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LibreOrganize 0.6.0 - Documentation

Alternatives for Justice Begin at Home

from the Feb. 23, 2022 Bulletin

international solidarity

We focus this week of the work of two stalwarts of the Center for Global Justice in central México’s San Miguel de Allende. Cliff DuRand co-founded the Center in 2004. His most recent book, Moving Beyond Capitalism, speaks to the widespread quest for concrete alternatives to our prevailing corporatocracy.

Liz Mestres, a graphic designer and longtime Latin American solidarity activist, works on Center for Global Justice projects oriented toward a solidarity economy. She also serves on the editorial board of the journal Socialism and Democracy.

Cliff, you grew up in North Dakota. How did your early experience shape your interest in México and global politics?


Cliff DuRand: I grew up in the Third World of North Dakota! Its people are agrarian. It exports agricultural goods and imports finished consumer goods. We were dependent on external forces like milling, the railroads, and banking interests. As a young adult, I learned that socialist organizers had succeeded in re-writing the state constitution, establishing some socialist institutions like a state bank, state mill, and state grain elevator and gaining North Dakota some control over its own economy. This helped me relate to anti-imperialist revolutions such as Cuba’s — and to México’s current efforts to control its own energy sector.


In the 1960s, I was teaching mostly Black students in Baltimore, as the Civil Rights movement was heating up. Growing up in North Dakota, I couldn’t see the importance of Blacks “sitting-in” at white-only restaurants. But when I saw segregation in Baltimore, I joined the protests, and my outrage became visceral and personal when police threw all of us protesters out. I learned the power of activism, respect for those who struggle against what harms them, and how standing — or sitting! — with those oppressed makes their struggle your own.


Liz, you’re from Arlington, Virginia, a suburb of Washington, D.C.?


Liz Mestres: Yes, I was surrounded by monuments to the United States. But many of my classmates had lived in other parts of the world, and so we were generally more open than our parents to other cultures.


I once had a grade-school classmate refuse to say the pledge of allegiance, and I thought, “Oh, so you don’t have to do what they say!” But it was the anti-Vietnam War movement that radicalized me by showing that it was actually possible to challenge U.S. imperialism.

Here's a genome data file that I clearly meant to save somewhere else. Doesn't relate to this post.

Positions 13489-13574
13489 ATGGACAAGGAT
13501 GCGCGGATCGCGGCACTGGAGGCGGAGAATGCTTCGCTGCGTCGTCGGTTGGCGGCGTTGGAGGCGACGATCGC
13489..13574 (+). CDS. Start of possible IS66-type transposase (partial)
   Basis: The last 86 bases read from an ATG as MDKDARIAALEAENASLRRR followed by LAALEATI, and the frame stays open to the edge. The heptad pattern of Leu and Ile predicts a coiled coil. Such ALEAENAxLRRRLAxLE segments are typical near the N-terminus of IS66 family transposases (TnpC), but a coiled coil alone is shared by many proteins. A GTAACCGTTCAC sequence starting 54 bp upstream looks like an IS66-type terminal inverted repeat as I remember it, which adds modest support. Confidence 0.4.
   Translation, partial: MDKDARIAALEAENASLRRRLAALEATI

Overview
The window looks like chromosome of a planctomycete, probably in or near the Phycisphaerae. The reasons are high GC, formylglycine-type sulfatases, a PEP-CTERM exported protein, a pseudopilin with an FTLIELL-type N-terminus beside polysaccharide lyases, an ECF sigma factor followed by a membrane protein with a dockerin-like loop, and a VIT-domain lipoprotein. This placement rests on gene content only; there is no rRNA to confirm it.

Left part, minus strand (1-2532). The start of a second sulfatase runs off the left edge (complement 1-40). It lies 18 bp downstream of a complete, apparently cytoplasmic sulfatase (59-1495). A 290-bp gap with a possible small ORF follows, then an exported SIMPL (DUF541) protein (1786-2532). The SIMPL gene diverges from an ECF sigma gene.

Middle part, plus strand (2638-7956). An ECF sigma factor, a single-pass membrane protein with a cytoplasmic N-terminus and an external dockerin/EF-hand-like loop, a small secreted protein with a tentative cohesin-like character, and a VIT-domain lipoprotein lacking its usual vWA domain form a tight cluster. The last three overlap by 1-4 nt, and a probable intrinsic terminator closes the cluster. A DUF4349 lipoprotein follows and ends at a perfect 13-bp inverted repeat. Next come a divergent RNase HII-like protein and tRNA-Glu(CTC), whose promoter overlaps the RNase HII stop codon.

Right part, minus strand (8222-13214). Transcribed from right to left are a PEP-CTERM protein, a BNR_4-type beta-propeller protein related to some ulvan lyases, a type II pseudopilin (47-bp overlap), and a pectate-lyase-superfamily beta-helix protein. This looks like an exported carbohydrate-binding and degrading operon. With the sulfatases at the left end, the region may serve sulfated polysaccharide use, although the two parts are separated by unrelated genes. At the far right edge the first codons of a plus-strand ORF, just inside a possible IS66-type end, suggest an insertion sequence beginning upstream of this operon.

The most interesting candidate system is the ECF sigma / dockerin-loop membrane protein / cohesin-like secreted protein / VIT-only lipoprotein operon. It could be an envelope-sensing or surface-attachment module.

Cliff, you and Bob Stone, co-founders of the Center for Global Justice, both taught as philosophy professors, and you call CGJ a “thinking organization.” What’s philosophy got to do with achieving justice?


CD: C. Wright Mills, back in the mid-20th century, theorized that private troubles will always be more than just personal problems. People become change agents when they take these private troubles public through collective direct action. In the 19th century, Marx exposed the structural reasons for exclusion and poverty, rooting these both in a class society based on who owns versus who works. And the 21st-century participatory socialism of Hugo Chavez grew on ideas like these. It’s one thing to rebel, he understood, but revolution won’t succeed unless the revolutionaries have an analysis that guides them to a new way of organizing society. Thought and action make up two poles of the same continuum.


LM: Expats who moved to México from the US or Canada account for roughly a tenth of the 100,000 people of San Miguel. They founded the Center, and so it made sense for the Center to organize English-language programs for expats and tourists. We expose them to a radical critique of US and Mexican society and alternative social visions.


CD: We also have organized educational travel to rural areas like Chiapas and to Cuba. People-to-people direct contact — the sort of contact I first experienced myself at the Baltimore lunch counters — effectively opens eyes to common concerns. Our trips showcase alternative ways of organizing society to address those concerns.      


Besides the English language educational programs, Liz, you work on support for a solidarity economy, right?


LM: Mexicans make up about half of our multinational Center for Global Justice activists. Our Center staffers Yolanda Millan and Roberto Robles head up the Center's work in this area. We’re working toward building up a resilient, self-reliant, and sustainable solidarity economy” right here in San Miguel. We believe that people themselves can achieve much of this solidarity by establishing, for example, cooperatives, credit unions, and community gardens.

Before the pandemic Yolanda conducted workshops with groups here in San Miguel interested in forming cooperatives. Since the pandemic, most of our efforts in this area have been though work with Educación Colaborativa, a group that works with the many educational and organizing projects here in San Miguel to organize webinars for university students on environment issues and the climate crisis.


CD: Our work starts from below.

LM: If we multiply local initiatives, informed by an analysis of global capitalism, inspired by a vision of 21st century socialism and supported by the state, we can achieve global justice. We see the spirit of the local initiative as the spirit of our time.